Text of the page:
I’m fascinated by the possibilities that might come from neuroscience. At the same time, I’m sceptical of many of the claims made in its name. So I decided to do a bit of research and found an excellent book on the topic called “Brainwashed – The Seductive Appeal of Mindless Neuroscience”, written by Sally Satel and Scott D Lilienfield.
I wouldn’t normally rely on a single source, but this book has 57 pages of notes and references – they’ve done the research for me and written an excellent book on the strength of it.
One problem with many of the claims supposedly based on neuroscience is the assumption that what happens physically in the brain is a predictor of what I might be thinking or feeling. Continue reading →
We are fortunate to live in a lovely village in the heart of England, close to the centre of the UK motor industry. Not so much a mass-manufacturing area these days, instead there are specialist ‘advanced engineering’ firms. They support projects like the Formula 1 teams in nearby Silverstone. Our neighbours in the village include several engineers, some retired.
There’s an admirable perfectionism about these people, though it makes for a very competitive environment sometimes. They also demonstrate very well the notion of transferable skills. Continue reading →
It’s been a great week discussing leadership with participants at our Foundation Course in Leadership Coaching – a diverse mix of people from small businesses, the NHS and leadership development organisations.
What I find important is to remember that it’s people who create leadership, rather than organisations, which is why coaching is such a personal process. Sure it can be a ‘one-to-many’ activity, where groups of people work with a coach to achieve a common goal, but it’s always personal: it’s about making human connections and building leadership from those connections, not the performance targets or statistics.
I was reminded this evening that even when people achieve high office, such as getting onto a Board of Directors, it’s not the position that’s important, it’s having a voice on that board: being heard, being influential and making a difference in the situation in which leaders find themselves in. This is what people call ‘situational leadership’ – apparently in the military it’s known as ‘point leadership’ – the ability to step up and lead from wherever you are.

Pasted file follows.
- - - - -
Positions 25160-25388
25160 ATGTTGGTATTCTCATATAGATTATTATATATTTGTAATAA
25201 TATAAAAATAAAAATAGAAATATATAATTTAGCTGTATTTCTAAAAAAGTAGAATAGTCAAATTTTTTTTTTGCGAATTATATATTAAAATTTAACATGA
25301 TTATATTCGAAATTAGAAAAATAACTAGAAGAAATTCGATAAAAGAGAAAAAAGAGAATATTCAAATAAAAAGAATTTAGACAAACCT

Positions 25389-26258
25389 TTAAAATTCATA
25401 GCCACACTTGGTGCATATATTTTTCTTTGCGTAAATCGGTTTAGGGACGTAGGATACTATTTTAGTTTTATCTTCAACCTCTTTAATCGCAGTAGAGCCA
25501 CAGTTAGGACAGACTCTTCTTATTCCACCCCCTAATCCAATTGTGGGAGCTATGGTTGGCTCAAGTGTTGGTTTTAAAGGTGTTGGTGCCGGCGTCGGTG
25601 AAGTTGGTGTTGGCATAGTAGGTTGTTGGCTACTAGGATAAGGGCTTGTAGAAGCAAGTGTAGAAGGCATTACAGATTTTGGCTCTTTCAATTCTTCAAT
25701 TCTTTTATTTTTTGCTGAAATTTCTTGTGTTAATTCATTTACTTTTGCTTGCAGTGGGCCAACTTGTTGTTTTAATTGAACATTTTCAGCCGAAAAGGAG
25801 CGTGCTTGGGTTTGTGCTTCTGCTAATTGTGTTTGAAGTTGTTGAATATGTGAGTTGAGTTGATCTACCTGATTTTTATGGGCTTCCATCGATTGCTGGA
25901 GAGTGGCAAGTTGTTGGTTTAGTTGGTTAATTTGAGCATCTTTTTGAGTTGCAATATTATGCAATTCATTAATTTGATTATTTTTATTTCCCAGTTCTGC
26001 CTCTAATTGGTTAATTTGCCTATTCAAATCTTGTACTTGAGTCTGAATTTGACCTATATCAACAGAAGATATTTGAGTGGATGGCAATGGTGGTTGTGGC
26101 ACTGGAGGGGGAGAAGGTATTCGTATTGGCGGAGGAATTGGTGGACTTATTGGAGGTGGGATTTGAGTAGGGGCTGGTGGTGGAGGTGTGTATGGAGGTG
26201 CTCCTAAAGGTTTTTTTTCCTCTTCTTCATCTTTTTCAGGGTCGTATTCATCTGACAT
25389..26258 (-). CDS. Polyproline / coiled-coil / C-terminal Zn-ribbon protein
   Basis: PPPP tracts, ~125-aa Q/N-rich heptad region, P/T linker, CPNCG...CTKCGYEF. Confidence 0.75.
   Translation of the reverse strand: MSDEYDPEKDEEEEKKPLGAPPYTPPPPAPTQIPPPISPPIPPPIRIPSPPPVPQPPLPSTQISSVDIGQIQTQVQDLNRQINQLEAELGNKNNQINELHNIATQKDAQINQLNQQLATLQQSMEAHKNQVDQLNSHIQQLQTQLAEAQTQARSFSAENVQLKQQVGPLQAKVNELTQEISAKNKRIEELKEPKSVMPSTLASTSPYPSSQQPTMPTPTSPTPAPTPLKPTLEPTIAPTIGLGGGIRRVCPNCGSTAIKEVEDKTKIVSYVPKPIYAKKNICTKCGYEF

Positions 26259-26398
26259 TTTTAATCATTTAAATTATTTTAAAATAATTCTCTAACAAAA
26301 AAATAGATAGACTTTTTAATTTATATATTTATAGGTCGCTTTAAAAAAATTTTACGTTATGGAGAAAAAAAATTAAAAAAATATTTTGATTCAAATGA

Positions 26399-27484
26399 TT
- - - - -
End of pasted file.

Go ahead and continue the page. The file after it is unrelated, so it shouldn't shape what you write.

Leadership is also about getting across one key message: “there’s a better way”. If the way we’re currently doing something is ok, why change? People with leadership qualities see the better way, they gather up their courage to speak out and gain allies when they put their ideas across.
My husband Bob had a great opportunity to demonstrate situational leadership on the national news this evening. We were thrilled when we bought an 18th century house and had the opportunity to mix 21st century solar panels and green technologies with traditional building materials. Our roof has a marvellous pattern in tiles, lovingly restored by the builders. On the back of the house is a set of glistening, photo-voltaic cells, which look like large black mirror tiles, generating between a third and a half of our daily energy needs.
We were called to participate in the debate on the BBC, on the Government’s plans to announce the ‘feed-in’ tariffs, which pay small-scale generators like us for the contribution we make back to the national grid. Bob has enjoyed working with our suppliers, Solar Century http://www.solarcentury.co.uk/, partly because we share their vision to have solar systems on the roof of every building in the UK. Of course this will need to be backed up by other micro-renewables, and the aim is to create clean power and achieve deep cuts in carbon emissions.
So Bob showed leadership by having the courage to be interviewed live by BBC News 24, from a studio in Birmingham and Solar Century, the organisation, show leadership in pioneering this technology. Of course, it’s not an organisation, it’s people like Founder Jeremy Leggett , who established Solarcentury to address the threat of climate change, who really make the difference. Leaders inspire their teams to succeed, and they communicate a vision of what they want to achieve. We may admire the brands created by successful companies, but it’s the people behind them who matter.
So here’s my manifesto for leadership: it’s about people who see that there’s a better way, they step up and they speak out, gaining allies as they do so. In today’s environment – economic and ecological – we can’t keep doing what we’ve always done before; we need people to show us ‘the better way’.